We have all been there — taken a shorter route suggested by Google Maps to either find a dead-end or a road that should come with its ‘Enter at your own risk’ sign. Then you curse yourself for trying to skip traffic on the main but at least ‘drive-able’ road and swear you will never again trust in unknown bylanes. But RoadMetrics believes that shouldn’t be the case. If there is a good alternate option, a commuter can now see for herself if the road is smooth (indicated by the colour green) or a nightmare (shown in red) on the app.
And the idea behind this solution came from two engineering graduates — Dipen Babariya and Mishal Jariwala — who took an alternate route and spent double the time to reach their destination, two years ago. They realised how Google Maps doesn’t do the trick when it comes to Indian roads, which are vast and in many cases, inefficient or pothole-ridden. So, when they moved from Gujarat to Bengaluru last year, they met US-return Nikhil Prasad Maroli, an industrial engineer who has worked with Velodyne LiDAR and Tesla. Thus, RoadMetrics — an app that detects all major road defects — was founded in October 2019 and raised seed fund of Rs.2.5 million from 100X.VC in December.
Using the power of machine learning and AI, the app automates road condition assessments and mapping. The process is fairly simple. “A smartphone, which has our app downloaded, is mounted on a car’s dashboard. As the car moves, an image is captured every 10 feet. This image is then sent to our server on the cloud,” says Maroli, while explaining that they have signed up with Amazon Web Services for its low-cost server infrastructure. Suppose there is a speed-breaker without markings on it. This will obviously make image mapping difficult. In that case, the platform uses sensor detection with the help of accelerometer and gyroscope — a tech that is installed in all smartphones today.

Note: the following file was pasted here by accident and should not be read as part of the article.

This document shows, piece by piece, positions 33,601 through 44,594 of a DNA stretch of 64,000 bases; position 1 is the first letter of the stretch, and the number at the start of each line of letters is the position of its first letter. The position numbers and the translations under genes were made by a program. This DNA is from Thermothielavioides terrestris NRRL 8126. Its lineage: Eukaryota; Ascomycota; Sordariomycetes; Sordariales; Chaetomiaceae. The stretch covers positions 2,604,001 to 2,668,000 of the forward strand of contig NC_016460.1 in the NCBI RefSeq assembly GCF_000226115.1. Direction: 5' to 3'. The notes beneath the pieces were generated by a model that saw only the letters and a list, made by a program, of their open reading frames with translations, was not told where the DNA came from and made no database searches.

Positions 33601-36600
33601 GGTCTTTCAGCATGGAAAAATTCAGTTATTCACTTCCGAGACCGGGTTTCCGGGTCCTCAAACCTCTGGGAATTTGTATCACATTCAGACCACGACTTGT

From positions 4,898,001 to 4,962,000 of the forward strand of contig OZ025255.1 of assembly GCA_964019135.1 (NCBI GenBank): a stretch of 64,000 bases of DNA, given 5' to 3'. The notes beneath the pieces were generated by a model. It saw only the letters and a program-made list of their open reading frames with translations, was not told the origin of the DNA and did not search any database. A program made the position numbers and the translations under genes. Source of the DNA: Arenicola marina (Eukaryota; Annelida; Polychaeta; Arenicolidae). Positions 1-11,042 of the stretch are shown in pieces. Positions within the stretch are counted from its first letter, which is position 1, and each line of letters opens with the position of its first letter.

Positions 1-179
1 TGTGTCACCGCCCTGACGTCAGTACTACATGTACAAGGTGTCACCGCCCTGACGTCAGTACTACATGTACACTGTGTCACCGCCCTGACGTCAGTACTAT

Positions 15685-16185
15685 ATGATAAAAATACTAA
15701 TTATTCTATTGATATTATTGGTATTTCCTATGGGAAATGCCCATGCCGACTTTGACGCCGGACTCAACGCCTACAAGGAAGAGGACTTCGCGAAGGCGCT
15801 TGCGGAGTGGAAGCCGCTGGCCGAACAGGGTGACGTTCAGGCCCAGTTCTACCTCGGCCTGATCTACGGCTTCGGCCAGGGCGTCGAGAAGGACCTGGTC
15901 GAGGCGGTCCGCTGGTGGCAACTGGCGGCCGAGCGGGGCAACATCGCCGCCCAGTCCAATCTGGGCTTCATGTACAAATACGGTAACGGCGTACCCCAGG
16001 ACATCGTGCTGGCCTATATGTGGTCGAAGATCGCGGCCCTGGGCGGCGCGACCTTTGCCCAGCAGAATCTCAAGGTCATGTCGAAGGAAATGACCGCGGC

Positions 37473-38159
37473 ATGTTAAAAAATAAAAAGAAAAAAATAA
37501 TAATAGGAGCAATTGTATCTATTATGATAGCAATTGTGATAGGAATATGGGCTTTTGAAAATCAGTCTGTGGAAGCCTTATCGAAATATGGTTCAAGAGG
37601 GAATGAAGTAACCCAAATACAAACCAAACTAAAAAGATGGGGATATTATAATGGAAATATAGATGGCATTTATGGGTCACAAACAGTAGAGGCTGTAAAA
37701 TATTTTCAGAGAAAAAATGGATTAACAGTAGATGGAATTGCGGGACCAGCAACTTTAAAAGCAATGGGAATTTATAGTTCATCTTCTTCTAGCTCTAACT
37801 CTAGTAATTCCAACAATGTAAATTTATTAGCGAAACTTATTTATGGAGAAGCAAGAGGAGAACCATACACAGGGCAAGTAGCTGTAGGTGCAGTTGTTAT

There are challenges, admits Maroli. “The mapping has to be done when there is good lighting and no traffic,” he says. The team has covered over 2,500 kilometers in the cities of Surat, Bengaluru and Jamshedpur. Its test project was in Surat with the city’s municipal corporation. In Jamshedpur, the start-up registered its first earning of Rs.25,000 when it tied up with Tata Group’s JUSCO for a pilot project. With a team of four, RoadMetrics is trying to automate the updates as much as possible. They also plan to implement LiDAR imaging in the software soon that will help with depth perception of potholes and give a 3D perspective of the roads. “Going forward, we are also looking at incentivising people who can provide us with crowd-sourced data using our app,” says Maroli.
With the 100,000 data points from three cities, RoadMetrics has been able to achieve an accuracy of 90%. But, with a little over 600 downloads on Play Store, RoadMetrics co-founders know that it is tough to take on Google Maps. Thus, their current focus is on the enterprise app for larger businesses. “With the enterprise platform, firms can download all the mapped data and use it for prioritising maintenance and allocating budgets,” says Maroli. For instance, a logistics company or a local municipal corporation could benefit from their data to make their work more efficient. Mapping companies could also use its API in their application to send alerts to drivers.
Besides a handful of municipal corporations, infra and logistics companies, the team is also in talks with Mahindra Group for projects in Jaipur and Chennai. They are aiming to map ten Tier-I cities by early 2021 and are estimating all the projects in the pipeline to bring revenue worth Rs.19.5 million for the current fiscal.